We have too many nonprofits—not only in this region, but in this country—that are well meaning and well-intentioned but don’t look closely at results. Good intentions are not enough. We need programs that are producing real results, because results are desperately needed. Poverty has not decreased in this country in the last 50 years; it’s gone up. We are seeing more inequality of opportunity in this country despite all these nonprofits that exist to close that gap. In order for us to move the needle, we need programs to be really effective. And in order to know which ones are effective, you have to have some measurement.
[W]e help grantees identify—using good data and impact measurements—which parts of their programmatic work are the real difference-makers. We love when groups go through their theory of change work and really figure out what is important and what is having an impact. We have had groups come to us and go through this process of real, deep self-reflection and end up eliminating entire programs. … We don’t want this measurement to be onerous on our groups, but we strongly believe we need better clarity on which programs are really making a difference. …
We cannot continue to do the same thing over and over again and expect different results. It won’t happen. …”
Daniel is clearly passionate about trying to alleviate poverty, but he doesn’t think trying is enough. He wants results. And he’s frustrated that despite the previous generations’ efforts to fund poverty eradication programs, poverty continues to rise. Something needs to change to make more of an impact.
What Daniel has done to try to “move the needle” on poverty illustrates well what other next gen donors want to do to make philanthropy more impact-focused. They want to try different models, take new risks, and look for evidence of effectiveness. They want results.
The Power of Seeing
Next gen donors say they want impact, but what do they mean by that? Do they agree on the definition of impact? When we pressed our interviewees to describe what they meant by impact, we heard a number of explanations. For some it was about demonstrated outcomes—some sort of evidence that they had made a measurable difference, like the higher graduation rate among charter school students. This donor even said that seeing the impact in emotional ways was not as important as seeing these actual measurements: “Most nonprofits simply talk about the problem they’re solving and what they’re doing about it and show you pictures of happy kids to show that impact and to pull on your heartstrings. But they don’t necessarily measure how much impact you get, how many happy kids you get per dollar that you give in. It is not exactly clear.”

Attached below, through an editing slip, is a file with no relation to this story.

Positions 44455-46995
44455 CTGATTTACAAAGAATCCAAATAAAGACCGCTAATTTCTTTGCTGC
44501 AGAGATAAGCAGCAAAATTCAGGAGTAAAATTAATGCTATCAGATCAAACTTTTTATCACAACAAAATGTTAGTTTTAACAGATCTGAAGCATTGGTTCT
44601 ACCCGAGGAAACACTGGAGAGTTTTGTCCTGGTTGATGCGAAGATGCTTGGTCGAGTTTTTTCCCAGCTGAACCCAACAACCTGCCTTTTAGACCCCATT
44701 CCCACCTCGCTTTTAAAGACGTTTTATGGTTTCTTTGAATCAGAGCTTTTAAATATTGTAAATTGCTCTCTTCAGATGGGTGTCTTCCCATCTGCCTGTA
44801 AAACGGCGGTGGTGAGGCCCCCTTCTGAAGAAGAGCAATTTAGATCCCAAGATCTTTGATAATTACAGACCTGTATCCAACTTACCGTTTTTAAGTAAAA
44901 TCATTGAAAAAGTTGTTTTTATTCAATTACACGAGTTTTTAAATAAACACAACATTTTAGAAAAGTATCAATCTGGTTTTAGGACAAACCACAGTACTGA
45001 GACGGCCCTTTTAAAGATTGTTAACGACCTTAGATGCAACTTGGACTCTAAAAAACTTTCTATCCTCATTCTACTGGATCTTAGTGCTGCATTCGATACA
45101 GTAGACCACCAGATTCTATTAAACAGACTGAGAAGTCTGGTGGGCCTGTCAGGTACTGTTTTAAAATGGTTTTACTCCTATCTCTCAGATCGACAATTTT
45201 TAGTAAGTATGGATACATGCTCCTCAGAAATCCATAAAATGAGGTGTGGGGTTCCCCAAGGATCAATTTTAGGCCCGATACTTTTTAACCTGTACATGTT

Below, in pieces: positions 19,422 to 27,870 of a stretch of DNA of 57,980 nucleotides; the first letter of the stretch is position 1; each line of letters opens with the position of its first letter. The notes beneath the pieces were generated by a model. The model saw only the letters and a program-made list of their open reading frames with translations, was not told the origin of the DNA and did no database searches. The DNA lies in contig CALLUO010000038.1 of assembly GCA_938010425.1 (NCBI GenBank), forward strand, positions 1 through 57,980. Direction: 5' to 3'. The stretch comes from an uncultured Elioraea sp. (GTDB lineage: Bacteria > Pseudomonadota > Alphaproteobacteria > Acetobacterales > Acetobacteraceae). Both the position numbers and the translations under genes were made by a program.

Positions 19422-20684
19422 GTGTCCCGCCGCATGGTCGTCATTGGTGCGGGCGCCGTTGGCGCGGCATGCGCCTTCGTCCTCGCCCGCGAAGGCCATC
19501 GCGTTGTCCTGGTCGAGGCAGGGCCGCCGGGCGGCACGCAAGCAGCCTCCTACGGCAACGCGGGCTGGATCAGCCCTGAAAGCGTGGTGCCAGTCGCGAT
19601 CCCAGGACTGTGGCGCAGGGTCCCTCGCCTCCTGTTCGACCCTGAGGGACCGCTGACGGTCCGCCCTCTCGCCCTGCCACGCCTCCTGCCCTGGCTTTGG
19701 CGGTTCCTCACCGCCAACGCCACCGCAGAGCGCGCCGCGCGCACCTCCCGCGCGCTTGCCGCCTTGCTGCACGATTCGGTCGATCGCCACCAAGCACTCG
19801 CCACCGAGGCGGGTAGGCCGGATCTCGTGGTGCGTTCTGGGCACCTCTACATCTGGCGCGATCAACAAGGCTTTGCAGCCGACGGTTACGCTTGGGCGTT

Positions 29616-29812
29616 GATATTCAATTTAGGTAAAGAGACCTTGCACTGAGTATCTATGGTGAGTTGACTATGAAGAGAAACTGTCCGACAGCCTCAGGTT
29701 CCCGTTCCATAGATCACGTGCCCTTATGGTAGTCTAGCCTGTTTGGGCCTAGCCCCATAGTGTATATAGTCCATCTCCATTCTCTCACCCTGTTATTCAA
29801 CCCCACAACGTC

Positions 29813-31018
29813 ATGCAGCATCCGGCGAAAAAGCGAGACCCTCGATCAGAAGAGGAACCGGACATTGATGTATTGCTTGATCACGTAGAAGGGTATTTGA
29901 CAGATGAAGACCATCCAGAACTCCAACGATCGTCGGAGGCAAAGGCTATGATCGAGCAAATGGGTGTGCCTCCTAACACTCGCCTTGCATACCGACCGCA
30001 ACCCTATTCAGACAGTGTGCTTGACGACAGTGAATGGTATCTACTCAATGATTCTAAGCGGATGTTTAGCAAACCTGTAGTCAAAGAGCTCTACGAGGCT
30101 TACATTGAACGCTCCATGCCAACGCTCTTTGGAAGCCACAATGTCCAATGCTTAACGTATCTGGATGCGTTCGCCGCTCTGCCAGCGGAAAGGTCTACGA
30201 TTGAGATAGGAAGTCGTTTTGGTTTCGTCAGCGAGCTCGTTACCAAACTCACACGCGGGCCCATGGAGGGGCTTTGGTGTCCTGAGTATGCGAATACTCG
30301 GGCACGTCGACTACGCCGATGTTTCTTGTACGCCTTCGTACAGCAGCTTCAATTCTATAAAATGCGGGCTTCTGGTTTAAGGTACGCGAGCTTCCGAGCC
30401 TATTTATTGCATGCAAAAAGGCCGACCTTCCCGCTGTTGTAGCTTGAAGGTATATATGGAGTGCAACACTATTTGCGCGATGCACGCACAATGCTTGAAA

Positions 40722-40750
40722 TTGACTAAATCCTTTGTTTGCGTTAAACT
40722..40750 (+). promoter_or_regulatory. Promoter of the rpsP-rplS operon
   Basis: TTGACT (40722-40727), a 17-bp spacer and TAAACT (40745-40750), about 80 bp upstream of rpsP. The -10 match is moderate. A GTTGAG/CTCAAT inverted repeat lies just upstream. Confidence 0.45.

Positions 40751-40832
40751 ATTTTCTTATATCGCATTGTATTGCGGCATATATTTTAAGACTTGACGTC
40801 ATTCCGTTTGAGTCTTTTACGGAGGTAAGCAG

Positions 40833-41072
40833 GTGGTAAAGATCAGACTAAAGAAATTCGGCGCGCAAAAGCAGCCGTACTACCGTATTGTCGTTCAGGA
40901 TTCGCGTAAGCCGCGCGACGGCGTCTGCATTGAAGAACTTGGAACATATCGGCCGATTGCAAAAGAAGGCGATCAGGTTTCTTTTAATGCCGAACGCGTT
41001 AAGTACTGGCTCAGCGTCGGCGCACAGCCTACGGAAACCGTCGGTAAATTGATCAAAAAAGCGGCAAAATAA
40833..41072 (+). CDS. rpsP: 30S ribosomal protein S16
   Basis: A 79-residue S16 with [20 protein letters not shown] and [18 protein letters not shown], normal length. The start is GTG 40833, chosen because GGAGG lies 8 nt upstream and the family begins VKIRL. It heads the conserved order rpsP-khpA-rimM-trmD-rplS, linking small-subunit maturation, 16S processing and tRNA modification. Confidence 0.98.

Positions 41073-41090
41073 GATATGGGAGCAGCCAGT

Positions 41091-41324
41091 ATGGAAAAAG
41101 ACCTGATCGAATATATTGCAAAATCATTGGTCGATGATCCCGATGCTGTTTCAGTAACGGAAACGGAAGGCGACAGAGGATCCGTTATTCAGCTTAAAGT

For others, impact meant clearer evidence that results were tied to their particular contribution, or that their contribution was being used effectively to help solve problems or create change. As one person explained, impact meant making sure that the money “actually is going to provide an added benefit to a user, a community, a school, or something, and to be able to see that happen.”
Ultimately, the most common answer when we asked what impact meant was an indirect one. Next gen donors define impact as “being able to see something happen as a result of giving.” These next gen donors might not have a single, shared definition of impact, but they know they want to see it. While this approach might not be the best definition of impact … it was by far the most common.
Not surprisingly, next gen donors are particularly enthusiastic about site visits. They love being able to “see the impact in front of your face.” One donor called it her most “fundamental experience” to “both see need and see the nonprofit community step in and make an extremely concrete, real difference in people’s lives.” Another donor talks excitedly about a site visit he made to Central Africa: “I traveled with a small team, to kind of see the situation in person and to come face-to-face with what we have been discussing in what I thought was a more abstract way, sitting around the board table in a Manhattan office. That appealed to me. It was an incredible experience. Coming face-to-face with what I hoped we would support more in the future.” ….
What Does This Mean?